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Water on Colorado Ranches for Sale – Four Basic Definitions

When evaluating Colorado Ranches, it is important for buyers to fully understand a ranch’s water resources and water rights. The presence or absence of water on a ranch can affect a wide spectrum of issues, including land values, agricultural production, wildlife enhancement opportunities, and development or conservation strategies.

Colorado Water

Water (and the water rights or permits that govern its use) can be an extremely confusing and complex subject that can quickly require the assistance of an experienced water rights attorney. However, it is important for landowners to know some of Colorado’s basic water terminology, so as to have a high-level understanding of the most basic issues and how they may possibly affect their land.

Below is some introductory information on the four fundamental types of water, as defined by the State of Colorado:

Tributary Water: This is Colorado’s largest classification of water and refers to any water that is connected to natural flowing surface streams and any aquifers directly associated with those streams. Tributary water is also defined as any type of water other than Non-Tributary and Not Non-Tributary Groundwater, Designated Groundwater, or Exempt Wells (all three described below). In Colorado, all ground water is assumed to be tributary unless it can be proven otherwise. In order for a landowner to divert, store, or use tributary water, the landowner must own a water right that has been properly adjudicated in Colorado’s water court.

Non-Tributary and Not Non-Tributary Groundwater: Non-Tributary refers to water found in deep aquifers that are not geologically or hydrologically connected to streams, rivers, or creeks. Use of this type of water requires a permit issued by the Office of the State Engineer. Non-tributary ground water can also be decreed, which is a much lengthier process that requires going through Colorado Water Court.  Not Non-Tributary groundwater does influence streamflows, but are not classified by the state as tributary due to either potential economic benefits or unique hydrologic characteristics.  Use of Not Non-Tributary water requires a permit and state-approved water augmentations plan.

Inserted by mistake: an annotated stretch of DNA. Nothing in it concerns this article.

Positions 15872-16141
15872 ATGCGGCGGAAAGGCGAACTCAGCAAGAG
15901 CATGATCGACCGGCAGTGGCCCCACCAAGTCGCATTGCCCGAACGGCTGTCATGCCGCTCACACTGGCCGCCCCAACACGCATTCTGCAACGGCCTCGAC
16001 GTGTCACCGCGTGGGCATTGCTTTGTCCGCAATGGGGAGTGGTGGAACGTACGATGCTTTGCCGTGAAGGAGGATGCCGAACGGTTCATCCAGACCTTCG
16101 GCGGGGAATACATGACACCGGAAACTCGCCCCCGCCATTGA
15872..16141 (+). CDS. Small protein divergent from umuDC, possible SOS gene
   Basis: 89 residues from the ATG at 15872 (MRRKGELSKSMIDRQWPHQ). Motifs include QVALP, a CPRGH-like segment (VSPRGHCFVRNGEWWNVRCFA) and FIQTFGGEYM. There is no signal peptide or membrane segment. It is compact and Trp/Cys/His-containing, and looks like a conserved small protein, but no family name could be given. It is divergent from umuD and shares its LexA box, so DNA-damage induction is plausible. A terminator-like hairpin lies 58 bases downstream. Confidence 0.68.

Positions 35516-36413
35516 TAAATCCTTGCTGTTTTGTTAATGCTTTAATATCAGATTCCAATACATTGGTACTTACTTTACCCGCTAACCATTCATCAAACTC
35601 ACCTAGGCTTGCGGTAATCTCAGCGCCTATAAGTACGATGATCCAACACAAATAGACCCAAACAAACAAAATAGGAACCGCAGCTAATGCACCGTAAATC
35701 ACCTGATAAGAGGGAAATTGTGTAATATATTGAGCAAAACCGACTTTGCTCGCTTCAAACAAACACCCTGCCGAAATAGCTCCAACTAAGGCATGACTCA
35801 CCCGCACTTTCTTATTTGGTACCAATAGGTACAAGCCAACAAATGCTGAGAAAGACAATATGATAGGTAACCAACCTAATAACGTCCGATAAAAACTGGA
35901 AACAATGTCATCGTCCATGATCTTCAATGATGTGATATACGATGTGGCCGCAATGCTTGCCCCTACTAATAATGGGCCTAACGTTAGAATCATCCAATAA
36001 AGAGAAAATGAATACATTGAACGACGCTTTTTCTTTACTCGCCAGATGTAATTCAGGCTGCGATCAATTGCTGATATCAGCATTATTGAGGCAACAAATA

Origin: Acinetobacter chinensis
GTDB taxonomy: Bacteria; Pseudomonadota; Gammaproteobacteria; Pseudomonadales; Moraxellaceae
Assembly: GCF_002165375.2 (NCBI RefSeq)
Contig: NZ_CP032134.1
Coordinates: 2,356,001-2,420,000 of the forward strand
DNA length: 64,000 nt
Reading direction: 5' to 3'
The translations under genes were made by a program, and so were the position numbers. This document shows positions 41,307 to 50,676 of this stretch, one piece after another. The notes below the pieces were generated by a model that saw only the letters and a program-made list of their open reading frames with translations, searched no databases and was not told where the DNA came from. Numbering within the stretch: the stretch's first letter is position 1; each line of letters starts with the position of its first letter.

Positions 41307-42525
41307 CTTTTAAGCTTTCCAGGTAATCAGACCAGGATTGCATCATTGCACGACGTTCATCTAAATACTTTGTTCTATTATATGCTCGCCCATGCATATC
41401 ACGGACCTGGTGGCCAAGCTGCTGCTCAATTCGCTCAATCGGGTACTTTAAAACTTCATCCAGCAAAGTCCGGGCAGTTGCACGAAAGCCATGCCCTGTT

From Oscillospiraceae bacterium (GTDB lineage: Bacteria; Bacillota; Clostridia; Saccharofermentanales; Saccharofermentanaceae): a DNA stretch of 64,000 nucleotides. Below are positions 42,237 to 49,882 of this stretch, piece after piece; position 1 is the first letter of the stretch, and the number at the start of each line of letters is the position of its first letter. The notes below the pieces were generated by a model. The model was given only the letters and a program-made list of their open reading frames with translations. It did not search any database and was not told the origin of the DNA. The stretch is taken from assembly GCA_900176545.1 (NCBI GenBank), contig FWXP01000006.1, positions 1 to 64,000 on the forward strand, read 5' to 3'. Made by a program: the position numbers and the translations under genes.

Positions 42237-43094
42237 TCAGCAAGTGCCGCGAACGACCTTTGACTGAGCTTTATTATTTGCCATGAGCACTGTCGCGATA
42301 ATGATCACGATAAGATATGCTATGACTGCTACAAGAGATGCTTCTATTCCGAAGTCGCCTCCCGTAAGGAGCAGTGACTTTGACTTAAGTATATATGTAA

Designated Groundwater: This category of water is managed by the Colorado Ground Water Commission and does not supplement or recharge natural flowing surface streams. This type of water is found in specific designated ground water basins throughout Colorado, primarily along the Front Range and in the eastern plains where surface water is scarce and groundwater is the primary source of all water. There are currently eight different designated basins: Camp Creek, Southern High Plains, Kiowa Bijou, Upper Black Squirrel Creek, Upper Big Sandy, Lost Creek, Upper Crow Creek, and the Northern High Plains.

Exempt Wells: Water from Exempt Wells can be obtained from practically any aquifer in the state, so long as the well is small capacity, generally with a pumping rate of 15 gallons per minute or less.  Examples include wells used for stock watering, domestic, or low-intensity commercial purposes. Domestic wells drilled prior to 1972 did not require any sort of permit and are still classified as “exempt.” In order to drill an exempt well, the landowner must apply for a permit with the Office of the State Engineer.

For further reading on Colorado water, water rights, and all of the issues and history associated with subject, I highly recommend the book Colorado Water Law for Non-Lawyers. It is a very thorough account of the history and current state of Colorado water law, but written in a relatively easy-to-digest manner.  Another excellent resource is the Water Rights Handbook for Colorado Conservation Professionals.  Despite the detail in each of these books, they barely scratch the surface of the complexities associated with water and water rights on Colorado ranches for sale.

As with all complex legal matters, we advise consulting with an experienced professional who can assist landowners as they work through these issues. Here at Mirr Ranch Group, we have long-standing relationships with some of the West’s most accomplished water rights attorneys, and we are happy to make introductions for any of our clients.

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